On Monday, Oklahoma District Judge Patricia Parrish struck down the state’s 2014 law prohibiting certain abortion-inducing drugs such as mifepristone (the first of the two pills involved in RU-486) from being prescribed in ways outside of FDA protocols, the Associated Press reports.
The pro-abortion organizations Reproductive Services and Oklahoma Coalition for Reproductive Justice challenged the law on the basis that limiting the option to prescribe abortion drugs at lower doses – which is said to make them abort more effectively later in pregnancy – unconstitutionally limited abortion options and discriminated against the drugs by not applying the law to other kinds of medication.
As Live Action News has previously reported, mifepristone is the first of the two pills involved in the chemical abortion method RU-486. If the second pill, misoprostol, fails to work, mifepristone can result in women’s death by sepsis. A number of women, including some who identify as pro-choice, have publicly written of severely negative experiences with RU-486. Some of these experiences have specifically occurred when the drug is used in a manner outside of FDA protocol.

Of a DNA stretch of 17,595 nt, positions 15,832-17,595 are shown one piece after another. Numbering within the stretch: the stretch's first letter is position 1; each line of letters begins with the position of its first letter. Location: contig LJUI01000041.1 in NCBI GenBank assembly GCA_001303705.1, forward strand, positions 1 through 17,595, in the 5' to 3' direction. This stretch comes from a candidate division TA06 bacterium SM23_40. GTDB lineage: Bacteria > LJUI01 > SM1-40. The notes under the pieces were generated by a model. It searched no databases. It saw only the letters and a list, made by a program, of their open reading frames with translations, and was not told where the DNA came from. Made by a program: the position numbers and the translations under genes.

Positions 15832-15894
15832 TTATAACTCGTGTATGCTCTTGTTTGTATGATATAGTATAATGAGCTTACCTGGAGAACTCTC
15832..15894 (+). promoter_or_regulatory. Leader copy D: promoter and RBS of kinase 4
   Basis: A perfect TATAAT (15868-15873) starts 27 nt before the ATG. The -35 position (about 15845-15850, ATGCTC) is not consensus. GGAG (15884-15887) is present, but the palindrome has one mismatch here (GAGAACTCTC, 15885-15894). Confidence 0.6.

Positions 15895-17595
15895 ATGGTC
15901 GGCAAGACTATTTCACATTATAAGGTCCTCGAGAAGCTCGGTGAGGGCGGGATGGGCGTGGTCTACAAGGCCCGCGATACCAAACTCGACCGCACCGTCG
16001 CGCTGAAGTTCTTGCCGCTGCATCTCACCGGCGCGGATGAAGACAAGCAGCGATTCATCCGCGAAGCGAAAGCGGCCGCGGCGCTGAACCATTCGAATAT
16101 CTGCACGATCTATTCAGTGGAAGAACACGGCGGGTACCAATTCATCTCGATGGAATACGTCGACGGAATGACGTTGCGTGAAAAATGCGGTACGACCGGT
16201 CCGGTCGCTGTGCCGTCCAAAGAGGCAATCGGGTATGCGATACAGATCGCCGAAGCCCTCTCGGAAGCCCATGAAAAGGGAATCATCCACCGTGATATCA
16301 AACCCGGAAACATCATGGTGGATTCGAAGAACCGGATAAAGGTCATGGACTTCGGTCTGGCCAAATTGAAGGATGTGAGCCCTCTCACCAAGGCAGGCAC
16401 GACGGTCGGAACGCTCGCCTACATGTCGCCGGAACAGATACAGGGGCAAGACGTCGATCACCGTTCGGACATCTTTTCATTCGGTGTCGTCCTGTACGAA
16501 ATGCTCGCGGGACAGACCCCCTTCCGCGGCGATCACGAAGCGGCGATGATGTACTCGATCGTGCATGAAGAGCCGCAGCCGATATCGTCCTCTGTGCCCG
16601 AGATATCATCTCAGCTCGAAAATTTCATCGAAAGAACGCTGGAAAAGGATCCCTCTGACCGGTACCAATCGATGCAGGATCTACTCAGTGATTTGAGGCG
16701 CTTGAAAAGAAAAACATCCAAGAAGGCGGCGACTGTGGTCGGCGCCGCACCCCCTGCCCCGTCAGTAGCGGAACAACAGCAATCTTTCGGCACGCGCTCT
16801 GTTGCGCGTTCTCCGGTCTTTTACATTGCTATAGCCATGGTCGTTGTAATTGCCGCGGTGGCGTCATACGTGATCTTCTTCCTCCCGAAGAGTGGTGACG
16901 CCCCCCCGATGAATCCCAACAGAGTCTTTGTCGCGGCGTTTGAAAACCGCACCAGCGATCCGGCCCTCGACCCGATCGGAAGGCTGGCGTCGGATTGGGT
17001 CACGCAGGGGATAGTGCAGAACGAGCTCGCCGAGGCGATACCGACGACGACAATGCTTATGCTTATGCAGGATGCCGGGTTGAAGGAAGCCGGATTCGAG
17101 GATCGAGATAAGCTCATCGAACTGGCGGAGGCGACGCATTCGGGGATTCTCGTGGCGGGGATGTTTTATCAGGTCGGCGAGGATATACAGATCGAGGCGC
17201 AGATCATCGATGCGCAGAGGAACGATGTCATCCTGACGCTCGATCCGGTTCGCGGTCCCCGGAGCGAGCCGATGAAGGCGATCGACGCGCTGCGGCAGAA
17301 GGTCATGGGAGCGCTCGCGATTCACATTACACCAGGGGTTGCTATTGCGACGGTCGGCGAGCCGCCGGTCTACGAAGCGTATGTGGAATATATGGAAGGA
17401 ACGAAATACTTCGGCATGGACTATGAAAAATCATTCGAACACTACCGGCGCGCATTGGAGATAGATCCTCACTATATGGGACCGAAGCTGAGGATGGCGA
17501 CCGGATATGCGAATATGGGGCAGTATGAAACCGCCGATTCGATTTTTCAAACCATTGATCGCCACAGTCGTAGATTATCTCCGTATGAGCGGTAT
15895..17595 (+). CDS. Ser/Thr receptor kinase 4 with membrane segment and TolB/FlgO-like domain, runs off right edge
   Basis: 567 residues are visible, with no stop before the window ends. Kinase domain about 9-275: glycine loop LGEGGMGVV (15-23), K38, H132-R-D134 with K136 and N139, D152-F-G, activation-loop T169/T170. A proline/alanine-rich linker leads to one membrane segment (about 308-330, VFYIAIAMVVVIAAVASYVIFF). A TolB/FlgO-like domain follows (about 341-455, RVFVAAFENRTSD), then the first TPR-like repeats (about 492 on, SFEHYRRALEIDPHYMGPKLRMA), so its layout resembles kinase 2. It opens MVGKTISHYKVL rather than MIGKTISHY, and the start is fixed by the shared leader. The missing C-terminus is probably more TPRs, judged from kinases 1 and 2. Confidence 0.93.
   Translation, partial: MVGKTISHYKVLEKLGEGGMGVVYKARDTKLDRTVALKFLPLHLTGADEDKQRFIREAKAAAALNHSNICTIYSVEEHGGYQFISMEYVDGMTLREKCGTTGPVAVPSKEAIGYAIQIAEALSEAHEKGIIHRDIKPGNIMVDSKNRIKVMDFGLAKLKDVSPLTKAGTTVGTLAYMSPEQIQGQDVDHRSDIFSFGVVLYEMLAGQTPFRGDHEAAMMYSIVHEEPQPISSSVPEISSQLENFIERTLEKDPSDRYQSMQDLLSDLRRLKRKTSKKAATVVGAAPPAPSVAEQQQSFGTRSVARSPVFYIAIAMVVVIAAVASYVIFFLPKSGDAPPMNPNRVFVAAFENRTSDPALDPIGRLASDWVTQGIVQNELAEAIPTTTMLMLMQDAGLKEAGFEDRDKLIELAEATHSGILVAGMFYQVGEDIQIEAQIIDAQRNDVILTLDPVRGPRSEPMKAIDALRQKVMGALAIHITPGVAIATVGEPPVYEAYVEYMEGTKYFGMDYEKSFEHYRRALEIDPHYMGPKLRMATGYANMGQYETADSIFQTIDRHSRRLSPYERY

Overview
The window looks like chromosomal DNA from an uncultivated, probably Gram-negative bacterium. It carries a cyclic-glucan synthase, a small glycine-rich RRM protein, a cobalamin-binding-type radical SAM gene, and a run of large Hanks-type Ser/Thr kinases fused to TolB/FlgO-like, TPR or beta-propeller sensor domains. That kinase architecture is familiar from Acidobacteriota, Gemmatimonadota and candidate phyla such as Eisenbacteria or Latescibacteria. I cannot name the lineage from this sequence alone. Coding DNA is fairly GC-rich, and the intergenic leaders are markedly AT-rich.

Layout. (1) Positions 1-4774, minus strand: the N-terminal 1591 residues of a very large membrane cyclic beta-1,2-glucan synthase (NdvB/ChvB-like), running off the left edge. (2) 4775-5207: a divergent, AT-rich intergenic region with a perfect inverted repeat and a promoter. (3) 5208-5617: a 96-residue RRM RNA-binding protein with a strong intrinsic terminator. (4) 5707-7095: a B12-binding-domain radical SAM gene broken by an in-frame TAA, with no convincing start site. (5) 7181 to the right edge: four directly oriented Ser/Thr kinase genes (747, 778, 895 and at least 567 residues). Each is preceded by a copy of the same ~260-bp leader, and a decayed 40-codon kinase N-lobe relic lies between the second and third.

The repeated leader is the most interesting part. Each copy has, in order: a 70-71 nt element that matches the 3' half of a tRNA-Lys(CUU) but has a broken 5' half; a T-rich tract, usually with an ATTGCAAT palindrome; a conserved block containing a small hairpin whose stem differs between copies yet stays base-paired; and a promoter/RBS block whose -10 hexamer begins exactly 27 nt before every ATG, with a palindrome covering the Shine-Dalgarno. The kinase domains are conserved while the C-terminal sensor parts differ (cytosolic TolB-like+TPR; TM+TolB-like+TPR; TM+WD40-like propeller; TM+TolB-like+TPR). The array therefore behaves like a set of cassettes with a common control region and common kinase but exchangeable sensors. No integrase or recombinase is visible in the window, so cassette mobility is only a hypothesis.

At the time of the law’s passage, Oklahoma Deputy Solicitor General Mithun Mansinghani argued that six reported U.S. deaths related to the drugs in question justified mandating FDA compliance with “safer alternatives” to “this particular method.” Yet, pro-abortion groups still fight restrictions on their use of the drugs, despite the risks the clinics’ use poses to women.
Arizona, Arkansas, North Dakota, Ohio, and Texas currently have similar laws on the books, though Arizona’s is also currently pending legal challenge. Oklahoma Attorney General Scott Pruitt has vowed to appeal the ruling.